“No doubt you will one day, Jessilyn,” he said with a sigh. “But for now, you’d best follow your momma’s instructions. She ain’t one to be disobeyed.”
“Are you gonna be at the party?” I asked hopefully, knowing full well that he’d been in the fields all morning and looked in need of a nap.
“Wouldn’t miss it, you know that. I got the corn on already.” Daddy rubbed his tired eyes, picked up his hat, and walked out, whacking the hat against his leg to loosen the dust.
He worked hard, especially this time of year, and no matter how many men were willing to work the fields, he would always put in his fair share alongside them. I had suspected of late, however, that he was working harder more out of necessity than a sense of duty. We’d had fewer men to help than in years past, and it wasn’t due to lack of interest, I was sure. I’d seen my daddy turn three men away just the day before.
Things were poor, especially in our parts, and for having a working farm and a good truck, we were fortunate. We even had some conveniences that other people envied, like a fancy icebox and a telephone, and Momma was pretty proud of that. We weren’t rich like Mayor Tuttle and his wife, with their big columned house and fancy motor car, but we were thought to be well-off just the same. Momma and Daddy never talked money in front of me, and I decided not to fuss with it. It caused too many problems for adults from what I could see. What did I want to do with it?
I made my way downstairs and stepped out onto the porch, disappointed to see Buddy Pernell was the first to arrive. I didn’t like Buddy very much. But then, I didn’t like many kids very much. I thanked him for coming—mainly because Momma’s glare told me to—and received the plate of cookies his momma handed me. In those days, we didn’t give gifts at parties; it was too extravagant. But every momma felt it only proper to bring some sort of favor along.
By the time we had a full crowd, one side of the food table was filled with jars of jelly, bowls of sugared strawberries, a couple pies, and even one tub of pickled pigs’ feet. I promptly removed those, but Momma stopped me cold.
“We accept all gifts with thanks, Jessilyn,” she hissed in my ear as she replaced the tub on the table.
“Even pigs’ feet?” I argued.
“Yes ma’am! Even pigs’ feet.”
It took only ten minutes before the first watermelon seed landed in my hair. All the other girls started screaming and ran for cover, but I fought back at the boys out of sheer pride. I did a little shoving, Momma did some yelling, but I got pummeled anyhow.
After we finished eating lunch, I spotted Gemma hanging laundry on the line and ran over to get her help brushing all those sticky seeds out of my hair.
“You ought to not let ’em do this to you,” she said.
“I told you before,” I said with my eyes shut tight to stand the pain of Gemma’s brushing, “they’re all bigger than me.”
“I think they’re too big for their britches. That’s the problem.”
“Maybe so, but that don’t change nothin’. I still can’t whip ’em.”
“Well, I did the best I could.” Gemma peered closely at my sun-streaked hair. “I can’t see no more.”
“Just wait till we go swimmin’,” I told her. “I’ll find some critter to stick down Buddy Pernell’s knickers. He’s the one leadin’ the boys in the spittin’.”
“You best be careful. Them boys might do somethin’ to hurt you back.”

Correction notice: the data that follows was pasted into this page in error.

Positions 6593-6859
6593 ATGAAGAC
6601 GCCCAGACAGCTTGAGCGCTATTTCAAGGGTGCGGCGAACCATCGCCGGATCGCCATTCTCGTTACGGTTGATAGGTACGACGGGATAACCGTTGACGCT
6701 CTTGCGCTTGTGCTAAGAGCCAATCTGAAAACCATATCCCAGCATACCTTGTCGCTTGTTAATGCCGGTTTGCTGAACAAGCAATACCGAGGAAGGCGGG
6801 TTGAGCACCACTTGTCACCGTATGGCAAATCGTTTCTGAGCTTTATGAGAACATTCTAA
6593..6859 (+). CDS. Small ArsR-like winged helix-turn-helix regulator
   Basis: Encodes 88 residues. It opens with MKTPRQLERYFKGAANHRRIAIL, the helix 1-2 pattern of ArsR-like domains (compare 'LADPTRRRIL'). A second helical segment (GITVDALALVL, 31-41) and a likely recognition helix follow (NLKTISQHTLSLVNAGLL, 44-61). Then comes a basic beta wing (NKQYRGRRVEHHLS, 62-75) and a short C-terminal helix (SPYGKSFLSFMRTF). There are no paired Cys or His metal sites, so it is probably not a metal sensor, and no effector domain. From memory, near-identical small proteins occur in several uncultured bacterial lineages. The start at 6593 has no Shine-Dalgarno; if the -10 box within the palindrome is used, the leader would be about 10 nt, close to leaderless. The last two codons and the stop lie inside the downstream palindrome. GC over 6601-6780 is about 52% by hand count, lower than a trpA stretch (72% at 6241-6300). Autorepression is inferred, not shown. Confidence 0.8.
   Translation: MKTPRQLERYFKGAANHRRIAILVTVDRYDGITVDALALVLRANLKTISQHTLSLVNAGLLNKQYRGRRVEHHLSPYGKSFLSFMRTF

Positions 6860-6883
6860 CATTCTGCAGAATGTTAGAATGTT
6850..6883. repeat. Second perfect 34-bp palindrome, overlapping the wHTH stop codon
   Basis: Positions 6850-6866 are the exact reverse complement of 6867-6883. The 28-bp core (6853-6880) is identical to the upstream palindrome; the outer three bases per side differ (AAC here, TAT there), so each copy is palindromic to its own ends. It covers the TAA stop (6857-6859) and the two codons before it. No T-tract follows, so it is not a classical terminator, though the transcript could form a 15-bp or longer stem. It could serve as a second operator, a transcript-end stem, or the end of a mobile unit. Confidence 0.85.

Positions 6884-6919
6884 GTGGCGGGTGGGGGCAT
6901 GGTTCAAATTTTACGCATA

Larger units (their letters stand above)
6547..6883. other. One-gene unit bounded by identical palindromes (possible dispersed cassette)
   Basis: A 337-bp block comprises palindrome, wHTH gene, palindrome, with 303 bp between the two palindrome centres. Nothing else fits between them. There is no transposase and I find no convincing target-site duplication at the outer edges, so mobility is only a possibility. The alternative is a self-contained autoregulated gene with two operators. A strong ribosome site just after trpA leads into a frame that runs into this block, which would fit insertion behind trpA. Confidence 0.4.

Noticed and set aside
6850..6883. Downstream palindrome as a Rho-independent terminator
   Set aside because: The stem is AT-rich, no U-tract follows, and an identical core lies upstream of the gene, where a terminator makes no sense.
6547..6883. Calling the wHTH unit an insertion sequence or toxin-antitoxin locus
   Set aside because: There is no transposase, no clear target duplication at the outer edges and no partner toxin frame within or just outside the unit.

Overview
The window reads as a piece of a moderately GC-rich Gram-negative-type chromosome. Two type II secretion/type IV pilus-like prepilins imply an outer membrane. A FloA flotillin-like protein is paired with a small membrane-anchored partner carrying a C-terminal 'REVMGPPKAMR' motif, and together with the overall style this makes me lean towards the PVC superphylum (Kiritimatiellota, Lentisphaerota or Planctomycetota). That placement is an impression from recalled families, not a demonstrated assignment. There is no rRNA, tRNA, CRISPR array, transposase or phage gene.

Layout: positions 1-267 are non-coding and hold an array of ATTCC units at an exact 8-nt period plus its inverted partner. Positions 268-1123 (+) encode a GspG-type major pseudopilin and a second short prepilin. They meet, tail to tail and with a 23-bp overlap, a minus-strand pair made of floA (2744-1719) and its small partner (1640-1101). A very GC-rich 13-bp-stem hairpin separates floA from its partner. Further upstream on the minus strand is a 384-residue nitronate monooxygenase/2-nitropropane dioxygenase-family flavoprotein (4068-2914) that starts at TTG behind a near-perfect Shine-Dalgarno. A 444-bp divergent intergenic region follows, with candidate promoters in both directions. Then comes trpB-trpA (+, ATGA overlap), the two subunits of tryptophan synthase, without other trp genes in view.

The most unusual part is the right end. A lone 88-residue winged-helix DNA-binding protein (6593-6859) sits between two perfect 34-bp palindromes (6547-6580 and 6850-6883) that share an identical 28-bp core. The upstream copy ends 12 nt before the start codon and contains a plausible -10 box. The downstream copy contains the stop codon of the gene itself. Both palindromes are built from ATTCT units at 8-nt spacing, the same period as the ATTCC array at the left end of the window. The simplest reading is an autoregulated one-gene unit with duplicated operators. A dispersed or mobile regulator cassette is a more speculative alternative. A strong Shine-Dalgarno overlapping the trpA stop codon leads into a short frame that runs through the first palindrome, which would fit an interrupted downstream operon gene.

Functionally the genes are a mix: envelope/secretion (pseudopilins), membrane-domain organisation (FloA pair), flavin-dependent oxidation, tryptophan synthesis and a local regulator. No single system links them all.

“I ain’t scared of them,” I lied. “Besides, they got it comin’.”
Gemma shook her head and grabbed a pair of Daddy’s socks to hang on the line. “You’re stubborn as a mule, Jessie.”
I figured she was right, but I wasn’t about to give her the satisfaction of hearing me say it. Instead, I rejoined the party, grabbed a piece of cake, and stood by watching the boys scuff about with each other, playing some kind of roughhouse tag. The other girls stood around watching the boys, giggling over how cute this one was and how strong that one was. I couldn’t figure them out.
“All that fussin’ over boys,” I said through a mouthful of frosting. “If you girls had any smarts, you’d be playin’ tag right along with ’em.”
“Why don’t you?” Ginny Lee Kidrey asked.
“I’m eatin’. Ain’t no reason to stuff down cake when I can play tag anytime I want.”
“You’re just a tomboy, Jessie Lassiter,” said Dolly Watson, who always wore dresses and perfume that smelled like dead roses. “What do you know about boys?”
“Enough to know that they ain’t worth wastin’ time on.”
The girls turned their noses up at me—all but Ginny Lee, who was the only real friend I had outside of Gemma, and even she had started to become more like the other girls of late.
The only reason I even had those other children at the party was because Momma insisted on it. She
liked entertaining guests, but in our parts we didn’t have much chance to entertain, and she took every chance she got. So every year I had to invite the kids from school to interrupt my summer vacation and celebrate my June birthday with a party. The only thing I ever liked about those parties was the food. I would have been satisfied to spend my birthday having boiled corn with Gemma.
Buddy Pernell stopped in front of me and tugged at my braid. “Still stuffin’ your face?” he asked with a smirk. “Don’t you like to do nothin’ but eat?”
Knowing my short temper, all the boys loved to tease me just to see how much they could rile me. I responded to Buddy in my usual way. “I just like standin’ here watchin’ you boys beat each other up. And besides, ain’t nothin’ wrong with eatin’.”
“There is if it makes you fat.”
“I ain’t fat!”
“You keep eatin’ like that and you’ll be fat as your momma.”